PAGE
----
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Absolutely they can.
 

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There are "Commie Races" in some parts of the world where people who can't afford racing pigeons use regular ferals ("common" pigeons) for their races. I can't give you more information than that (distance, time, etc), but I know it's done. Have they been bred for generations to hone the superior homing ability that the racing homer has? No. But they can be taught to home. To what ability and what distance I am sure could be heavily debated and questioned - but that was not the question. Just, "can they". And yes. They can.

I have one feral who homes back to my loft, but the farthest he's gone is a few blocks away, fully out of sight of the loft. And he goes right home every time.

:)
 

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I mentioned it before, but a friend of mine had a a feral pigeon that he caught under a bridge as a young squab.
It kept mating with a hen, he wanted to breed to another cock, so he released it over and over and it kept coming back.
He had a truck driver he knows release it twice on the Mexican/Texas border and both times it flew back to Dayton, Ohio.
He ended up keeping it.
A lot of feral pigeons have a lot of homer blood and a lot of flocks of ferals locally have banded homers living with them.
There used to be one flock that had obvious modena blood. I doubt they homed as well.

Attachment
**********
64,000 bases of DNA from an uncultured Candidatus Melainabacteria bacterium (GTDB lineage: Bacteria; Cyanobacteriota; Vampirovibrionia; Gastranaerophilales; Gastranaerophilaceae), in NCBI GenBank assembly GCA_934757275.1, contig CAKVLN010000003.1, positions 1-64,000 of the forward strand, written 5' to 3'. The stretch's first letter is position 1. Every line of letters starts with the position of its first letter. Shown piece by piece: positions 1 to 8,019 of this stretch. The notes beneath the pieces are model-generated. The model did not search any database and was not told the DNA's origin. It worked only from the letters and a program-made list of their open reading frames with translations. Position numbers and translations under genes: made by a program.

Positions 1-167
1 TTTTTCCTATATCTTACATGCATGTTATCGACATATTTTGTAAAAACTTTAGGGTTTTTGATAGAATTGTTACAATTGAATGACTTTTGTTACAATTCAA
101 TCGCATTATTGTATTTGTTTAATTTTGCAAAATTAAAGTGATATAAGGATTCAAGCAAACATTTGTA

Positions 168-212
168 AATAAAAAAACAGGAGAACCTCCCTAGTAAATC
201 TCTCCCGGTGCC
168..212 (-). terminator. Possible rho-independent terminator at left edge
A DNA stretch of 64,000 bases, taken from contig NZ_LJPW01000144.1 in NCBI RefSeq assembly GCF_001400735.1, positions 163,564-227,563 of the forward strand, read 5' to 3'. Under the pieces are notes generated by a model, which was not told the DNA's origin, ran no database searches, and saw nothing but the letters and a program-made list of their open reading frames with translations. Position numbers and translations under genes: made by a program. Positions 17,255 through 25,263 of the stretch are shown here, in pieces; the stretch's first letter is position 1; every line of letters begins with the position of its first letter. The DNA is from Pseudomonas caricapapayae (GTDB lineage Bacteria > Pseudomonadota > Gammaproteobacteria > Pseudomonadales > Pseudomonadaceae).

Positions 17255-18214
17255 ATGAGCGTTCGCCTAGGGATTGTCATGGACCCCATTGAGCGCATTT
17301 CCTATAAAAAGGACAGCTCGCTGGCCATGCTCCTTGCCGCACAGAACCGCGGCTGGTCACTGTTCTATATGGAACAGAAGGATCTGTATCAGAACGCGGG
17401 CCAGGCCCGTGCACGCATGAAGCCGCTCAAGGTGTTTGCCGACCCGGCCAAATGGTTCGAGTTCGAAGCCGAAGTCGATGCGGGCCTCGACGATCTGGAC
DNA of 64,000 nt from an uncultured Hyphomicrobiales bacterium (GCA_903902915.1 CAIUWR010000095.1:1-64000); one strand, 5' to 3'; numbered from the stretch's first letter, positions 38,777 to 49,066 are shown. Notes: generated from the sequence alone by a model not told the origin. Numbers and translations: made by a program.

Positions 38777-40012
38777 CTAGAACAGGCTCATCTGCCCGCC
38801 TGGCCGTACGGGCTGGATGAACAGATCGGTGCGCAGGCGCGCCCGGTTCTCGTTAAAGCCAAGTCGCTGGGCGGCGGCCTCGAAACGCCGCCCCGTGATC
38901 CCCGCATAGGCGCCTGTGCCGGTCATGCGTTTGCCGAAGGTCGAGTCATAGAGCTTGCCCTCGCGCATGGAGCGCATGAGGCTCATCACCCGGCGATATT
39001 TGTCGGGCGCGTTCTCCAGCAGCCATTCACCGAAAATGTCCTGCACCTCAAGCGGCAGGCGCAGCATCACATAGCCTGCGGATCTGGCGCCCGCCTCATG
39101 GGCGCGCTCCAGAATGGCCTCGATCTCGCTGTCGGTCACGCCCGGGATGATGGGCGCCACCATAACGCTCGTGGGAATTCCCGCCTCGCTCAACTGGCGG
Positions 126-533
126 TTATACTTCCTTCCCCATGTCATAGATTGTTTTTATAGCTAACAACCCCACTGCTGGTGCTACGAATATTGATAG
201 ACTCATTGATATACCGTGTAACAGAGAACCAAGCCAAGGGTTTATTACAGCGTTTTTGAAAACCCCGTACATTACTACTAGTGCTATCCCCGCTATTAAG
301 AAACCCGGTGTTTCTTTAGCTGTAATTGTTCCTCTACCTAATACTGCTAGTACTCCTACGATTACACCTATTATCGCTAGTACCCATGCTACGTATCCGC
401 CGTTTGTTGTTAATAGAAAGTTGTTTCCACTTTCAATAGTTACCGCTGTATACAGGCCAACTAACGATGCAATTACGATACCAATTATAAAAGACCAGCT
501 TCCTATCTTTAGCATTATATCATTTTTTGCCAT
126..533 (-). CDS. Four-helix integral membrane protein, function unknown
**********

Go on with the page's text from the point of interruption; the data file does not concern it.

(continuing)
Keith
 

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Cool information!:)
 

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lets just say you can never be sure whats in the ferals like say two racers paired up that got lost under a brige and nested there there babys would be called (FERAL) its silly no one can call a pigeon a true feral if they do not know its parents there mum and dad and there grandad etc
 

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Just keep in mind, that the question is not best answered by members that don't have lots of personal experience with Feral Pigeons. Personal experience is the only way to answer the question realistically. Of couse the keepers of Homing Pigeons and others of pedigree will tell you that Ferals can't home or can't home well.
 

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lets just say you can never be sure whats in the ferals like say two racers paired up that got lost under a brige and nested there there babys would be called (FERAL) its silly no one can call a pigeon a true feral if they do not know its parents there mum and dad and there grandad etc
Well, if Dad AND Mom got lost......don't think Junior stands much of a chance......:rolleyes:
 

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i look after a flock of beautiful ferals and a roller and several lost/unclaimed racers,,they all pretty much know the ropes reg homing,they dont tend to fly too far from the roof or the gardens,but they are creatures of habit,and go on regular"fly time"daily(can almost set my clocks by them)